Definitions of vein

  1. a layer of ore between layers of rock
  2. one of the vascular bundles or ribs that form the branching framework of conducting and supporting tissues in a leaf or other plant organ
  3. one of the horny ribs that stiffen and support the wing of an insect
  4. make a veinlike pattern
  5. a distinctive style or manner; " he continued in this vein for several minutes"
  6. a blood vessel that carries blood from the capillaries toward the heart; all veins except the pulmonary carry unaerated blood
  7. any of the vascular bundles or ribs that form the branching framework of conducting and supporting tissues in a leaf or other plant organ
  8. One of the vessels which carry blood, either venous or arterial, to the heart. See Artery, 2.
  9. One of the similar branches of the framework of a leaf.
  10. A narrow mass of rock intersecting other rocks, and filling inclined or vertical fissures not corresponding with the stratification; a lode; a dike; -- often limited, in the language of miners, to a mineral vein or lode, that is, to a vein which contains useful minerals or ores.
  11. A fissure, cleft, or cavity, as in the earth or other substance.
  12. A streak or wave of different color, appearing in wood, and in marble and other stones; variegation.
  13. A train of association, thoughts, emotions, or the like; a current; a course.
  14. Peculiar temper or temperament; tendency or turn of mind; a particular disposition or cast of genius; humor; strain; quality; also, manner of speech or action; as, a rich vein of humor; a satirical vein.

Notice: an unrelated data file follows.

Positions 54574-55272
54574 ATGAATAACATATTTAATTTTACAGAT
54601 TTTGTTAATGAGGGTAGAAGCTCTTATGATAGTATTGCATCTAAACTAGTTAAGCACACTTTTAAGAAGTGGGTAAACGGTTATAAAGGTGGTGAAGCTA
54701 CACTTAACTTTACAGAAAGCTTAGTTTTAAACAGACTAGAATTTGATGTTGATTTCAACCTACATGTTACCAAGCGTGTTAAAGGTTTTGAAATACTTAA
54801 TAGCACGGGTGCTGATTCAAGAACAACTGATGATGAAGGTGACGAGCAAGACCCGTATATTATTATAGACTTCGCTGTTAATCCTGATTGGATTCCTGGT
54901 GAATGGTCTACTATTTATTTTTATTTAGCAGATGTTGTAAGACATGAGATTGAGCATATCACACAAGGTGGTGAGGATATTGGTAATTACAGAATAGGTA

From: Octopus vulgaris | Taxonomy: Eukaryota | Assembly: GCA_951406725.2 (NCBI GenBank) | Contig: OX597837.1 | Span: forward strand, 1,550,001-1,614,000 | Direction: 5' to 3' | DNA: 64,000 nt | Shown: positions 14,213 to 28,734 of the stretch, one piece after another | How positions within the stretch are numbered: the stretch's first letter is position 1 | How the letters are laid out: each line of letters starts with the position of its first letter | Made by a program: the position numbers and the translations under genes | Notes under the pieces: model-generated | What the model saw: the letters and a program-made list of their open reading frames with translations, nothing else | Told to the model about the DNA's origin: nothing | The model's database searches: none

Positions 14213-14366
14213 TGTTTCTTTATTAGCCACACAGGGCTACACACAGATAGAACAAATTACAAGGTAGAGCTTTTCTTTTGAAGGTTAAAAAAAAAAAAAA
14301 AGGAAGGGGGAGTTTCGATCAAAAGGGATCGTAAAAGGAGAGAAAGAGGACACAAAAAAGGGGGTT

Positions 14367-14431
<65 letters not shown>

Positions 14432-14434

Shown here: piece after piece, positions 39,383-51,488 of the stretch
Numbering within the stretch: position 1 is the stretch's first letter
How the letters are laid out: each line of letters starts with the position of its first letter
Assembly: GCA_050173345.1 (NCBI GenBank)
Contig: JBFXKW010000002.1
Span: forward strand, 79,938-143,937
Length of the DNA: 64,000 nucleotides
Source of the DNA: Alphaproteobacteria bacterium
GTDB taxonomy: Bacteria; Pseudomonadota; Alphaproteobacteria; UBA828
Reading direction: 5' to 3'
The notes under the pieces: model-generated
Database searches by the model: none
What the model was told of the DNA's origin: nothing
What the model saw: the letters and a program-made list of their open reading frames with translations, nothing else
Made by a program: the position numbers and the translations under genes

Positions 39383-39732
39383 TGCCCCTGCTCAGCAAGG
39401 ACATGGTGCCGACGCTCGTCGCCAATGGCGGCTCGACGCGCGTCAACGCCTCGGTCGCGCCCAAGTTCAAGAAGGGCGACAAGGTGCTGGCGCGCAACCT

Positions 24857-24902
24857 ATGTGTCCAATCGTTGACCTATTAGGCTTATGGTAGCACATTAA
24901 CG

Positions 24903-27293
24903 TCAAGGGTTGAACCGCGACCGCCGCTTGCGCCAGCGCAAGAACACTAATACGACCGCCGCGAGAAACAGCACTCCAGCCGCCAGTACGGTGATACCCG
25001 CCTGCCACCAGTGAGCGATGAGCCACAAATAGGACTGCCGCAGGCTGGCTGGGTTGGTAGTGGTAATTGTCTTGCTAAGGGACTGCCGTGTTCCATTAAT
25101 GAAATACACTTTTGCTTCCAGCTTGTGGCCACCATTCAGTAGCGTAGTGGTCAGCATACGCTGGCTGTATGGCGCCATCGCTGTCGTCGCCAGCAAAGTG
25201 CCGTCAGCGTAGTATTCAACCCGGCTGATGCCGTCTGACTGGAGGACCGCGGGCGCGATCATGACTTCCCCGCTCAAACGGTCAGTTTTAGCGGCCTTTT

15. To form or mark with veins; to fill or cover with veins.
  16. One of the tubelike vessels which carry the blood to the heart; one of the branching ribs of a plant or of the wing of an insect; a crack or seam in rock filled by mineral matter; as, a vein of gold; a mineral bed; as, a vein of coal; a wave or streak in wood, marble, etc.; anything running in wood, marble etc.; anything running through something else; as, a vein of humor ran through the serious address; a strain; as, he spoke in a solemn vein.
  17. To cover, fill, or form with veins.
  18. Veined.
  19. Veining.
  20. One of the vessels or tubes which convey the blood back to the heart: one of the small branching ribs in a leaf: ( geol. and mining) a seam of a different mineral through a rock: a fissure or cavity: a streak in wood or stone: a train of thought: a course: tendency or turn of mind: humor.
  21. To form veins or the appearance of veins in.